Barcelona's Mobile Acceleration Program

CONTEXT:

This entry is an excerpt from the Nesta's "Digital Entrepreneurship: An ‘Idea Bank’ for Local Policymakers" (2016), with updates to the information since the publication of the report. Along other types of policy instruments, Nesta explored city-level efforts to leverage accelerators in policy instruments.*

The City of Barcelona in particular advertised an open call in 2016 for outstanding accelerators to set up a programme in the city. The goals were to support local startups, as well as to attract new high-potential ventures, entrepreneurs and talent to Barcelona.

SUPPORT MECHANISM:

The French Accelerator NUMA won the tender and created a programme in partnership with mVenturesBcn (part of the Mobile World Capital Barcelona Foundation, which is founded by the Government of Spain, the Regional Government of Catalonia and the City Hall of Barcelona, along with the GSMA).

Aside of funding and office space, NUMA Barcelona provides access to a solid network of international mentors who will provide support to the business teams.

Each year, the accelerator aims to accelerate ten startups, offering a four month programme including mentorship and a €30,000 convertible note in exchange for 5 per cent equity.

IMPLEMENTING AGENCIES:

The City of Barcelona invested €3 million in the programme. 

NUMA Barcelona is in turn a joint venture of the French global innovation network NUMA and mVenturesBcn.

KEY ADVISOR(S) OR LEADER(S):

Aleix Valls, Director General of Mobile World Capital Barcelona.

NOTES + ADDITIONAL CONTEXT:

*About leveraging accelerators in policy instruments (excerpt from Nesta's ‘Idea Bank’ for Local Policymakers):

Accelerators have exploded across the startup scene in the past decade. Models and definitions vary, but most share the common features of delivering a time-limited, competitive, cohort-based training programme, often geared towards investment readiness.87, 88 Although there may be substantial differences in terms of sector, mission and funding, mentoring is almost always a critical component of the programme.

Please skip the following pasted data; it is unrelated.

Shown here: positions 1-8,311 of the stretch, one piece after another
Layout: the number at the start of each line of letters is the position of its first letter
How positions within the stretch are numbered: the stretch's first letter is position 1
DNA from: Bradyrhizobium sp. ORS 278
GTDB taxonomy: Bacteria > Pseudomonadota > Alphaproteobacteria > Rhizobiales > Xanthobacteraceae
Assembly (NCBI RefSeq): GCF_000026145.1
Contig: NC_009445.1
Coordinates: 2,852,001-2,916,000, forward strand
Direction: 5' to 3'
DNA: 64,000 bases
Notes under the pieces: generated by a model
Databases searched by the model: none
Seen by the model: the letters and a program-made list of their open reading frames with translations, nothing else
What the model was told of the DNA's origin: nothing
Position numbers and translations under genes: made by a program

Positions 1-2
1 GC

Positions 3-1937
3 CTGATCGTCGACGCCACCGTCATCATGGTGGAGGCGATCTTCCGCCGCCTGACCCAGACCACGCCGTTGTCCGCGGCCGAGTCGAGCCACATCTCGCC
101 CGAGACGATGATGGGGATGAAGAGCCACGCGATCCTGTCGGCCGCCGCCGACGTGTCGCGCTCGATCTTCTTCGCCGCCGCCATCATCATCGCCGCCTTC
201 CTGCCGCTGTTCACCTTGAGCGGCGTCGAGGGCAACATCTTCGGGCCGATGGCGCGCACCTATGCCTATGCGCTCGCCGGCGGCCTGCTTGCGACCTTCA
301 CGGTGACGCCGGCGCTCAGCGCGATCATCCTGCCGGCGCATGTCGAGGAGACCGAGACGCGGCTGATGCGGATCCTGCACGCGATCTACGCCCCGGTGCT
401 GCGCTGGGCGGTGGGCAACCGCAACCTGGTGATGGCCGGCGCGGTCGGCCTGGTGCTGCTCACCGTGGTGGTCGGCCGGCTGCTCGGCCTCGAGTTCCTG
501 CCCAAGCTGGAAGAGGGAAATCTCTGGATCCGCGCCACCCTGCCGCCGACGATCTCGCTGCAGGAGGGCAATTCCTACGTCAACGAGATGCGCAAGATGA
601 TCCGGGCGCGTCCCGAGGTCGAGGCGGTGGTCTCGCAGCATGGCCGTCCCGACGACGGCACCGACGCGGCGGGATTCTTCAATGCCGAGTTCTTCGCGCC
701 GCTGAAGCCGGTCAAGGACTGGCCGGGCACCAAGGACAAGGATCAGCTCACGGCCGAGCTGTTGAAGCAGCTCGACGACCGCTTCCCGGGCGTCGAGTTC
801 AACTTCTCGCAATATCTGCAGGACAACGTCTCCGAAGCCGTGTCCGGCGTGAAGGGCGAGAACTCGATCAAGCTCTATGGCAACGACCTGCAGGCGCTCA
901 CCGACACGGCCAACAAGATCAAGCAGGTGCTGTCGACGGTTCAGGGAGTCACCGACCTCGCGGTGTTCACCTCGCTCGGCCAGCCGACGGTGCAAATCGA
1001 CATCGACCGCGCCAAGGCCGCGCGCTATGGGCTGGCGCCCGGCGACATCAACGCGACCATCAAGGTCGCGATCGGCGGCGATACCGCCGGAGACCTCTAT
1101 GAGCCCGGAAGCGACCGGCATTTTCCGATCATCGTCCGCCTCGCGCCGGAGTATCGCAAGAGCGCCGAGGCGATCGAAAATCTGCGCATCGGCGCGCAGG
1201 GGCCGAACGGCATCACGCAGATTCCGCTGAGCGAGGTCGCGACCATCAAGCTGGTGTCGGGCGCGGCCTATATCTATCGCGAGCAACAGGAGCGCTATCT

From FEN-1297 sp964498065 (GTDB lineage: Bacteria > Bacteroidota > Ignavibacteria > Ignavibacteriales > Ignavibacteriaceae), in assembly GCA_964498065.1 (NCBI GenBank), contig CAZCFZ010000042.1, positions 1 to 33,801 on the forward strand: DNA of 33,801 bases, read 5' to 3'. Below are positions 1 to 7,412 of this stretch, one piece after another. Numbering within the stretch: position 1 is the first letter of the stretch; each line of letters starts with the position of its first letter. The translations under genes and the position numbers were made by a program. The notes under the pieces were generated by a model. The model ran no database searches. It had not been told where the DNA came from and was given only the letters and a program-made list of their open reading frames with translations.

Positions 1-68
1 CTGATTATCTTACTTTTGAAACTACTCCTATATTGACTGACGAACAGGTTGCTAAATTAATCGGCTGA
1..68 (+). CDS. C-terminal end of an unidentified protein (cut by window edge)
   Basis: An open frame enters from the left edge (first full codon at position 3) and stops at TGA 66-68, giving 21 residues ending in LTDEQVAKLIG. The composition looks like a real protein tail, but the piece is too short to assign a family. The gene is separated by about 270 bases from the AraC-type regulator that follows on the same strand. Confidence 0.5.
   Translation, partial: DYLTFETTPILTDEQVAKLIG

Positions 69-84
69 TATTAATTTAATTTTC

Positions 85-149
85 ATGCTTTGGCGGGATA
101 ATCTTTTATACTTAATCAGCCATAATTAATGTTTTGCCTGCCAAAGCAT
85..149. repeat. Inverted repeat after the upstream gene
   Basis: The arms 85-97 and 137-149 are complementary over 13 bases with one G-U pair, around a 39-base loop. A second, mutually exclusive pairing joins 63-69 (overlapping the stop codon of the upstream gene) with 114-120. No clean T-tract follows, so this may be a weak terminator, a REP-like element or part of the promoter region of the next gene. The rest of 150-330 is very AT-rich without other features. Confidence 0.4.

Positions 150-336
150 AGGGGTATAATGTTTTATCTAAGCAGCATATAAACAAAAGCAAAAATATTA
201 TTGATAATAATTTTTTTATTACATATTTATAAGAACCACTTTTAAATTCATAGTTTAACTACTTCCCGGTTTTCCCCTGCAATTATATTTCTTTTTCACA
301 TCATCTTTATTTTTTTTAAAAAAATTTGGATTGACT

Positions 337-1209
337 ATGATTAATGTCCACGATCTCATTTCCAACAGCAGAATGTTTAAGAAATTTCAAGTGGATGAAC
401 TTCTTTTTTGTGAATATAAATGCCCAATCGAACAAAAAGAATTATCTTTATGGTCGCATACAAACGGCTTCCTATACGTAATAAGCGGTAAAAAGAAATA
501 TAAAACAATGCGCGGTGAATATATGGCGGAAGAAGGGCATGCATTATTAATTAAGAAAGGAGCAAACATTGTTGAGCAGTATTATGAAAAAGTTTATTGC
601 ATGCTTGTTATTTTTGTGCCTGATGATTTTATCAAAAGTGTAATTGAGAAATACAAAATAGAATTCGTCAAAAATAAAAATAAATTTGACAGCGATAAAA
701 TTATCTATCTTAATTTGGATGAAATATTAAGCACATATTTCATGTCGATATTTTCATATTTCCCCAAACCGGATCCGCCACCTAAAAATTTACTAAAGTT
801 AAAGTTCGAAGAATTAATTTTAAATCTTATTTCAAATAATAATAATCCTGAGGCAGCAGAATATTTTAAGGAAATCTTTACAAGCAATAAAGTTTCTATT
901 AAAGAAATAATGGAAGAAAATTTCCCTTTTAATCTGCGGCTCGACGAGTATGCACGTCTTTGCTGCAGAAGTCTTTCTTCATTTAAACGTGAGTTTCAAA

Many accelerators are privately-funded, aimed either at generating investment opportunities or, as with some corporate-sponsored accelerators, encouraging new technical solutions. However, numerous publicly-funded accelerator programmes can also be found – often with an emphasis on urban regeneration rather than financial return. In addition, EU-funded initiatives such as the Accelerator Assembly exist to help accelerators share good practice (such as focusing on quality of applicants; promoting peer-learning; building entrepreneurial networks and finding the best-quality mentors possible).

Public policy here should focus first on understanding the existing distribution of privately-funded accelerators, so as to avoid competition using public funds. Co-investment of public funds may help stimulate private activity, although in such instances, alignment of the funders’ success criteria is important. These may diverge if, for instance, a VC funder wants accelerated firms to move abroad in search of funding or a higher valuation, whilst a public funder wants them to remain to aid the local economy.

Various national schemes have been created to develop accelerators (e.g. the South African Department of Trade and Industry’s Incubation Support Programme, or Enterprise Ireland’s Accelerator Development Scheme). However, individual cities have also taken the initiative to fund such schemes.

CURATED BY

The World Bank Group, GEN UK
UK
The World Bank Group, GEN UK
UK
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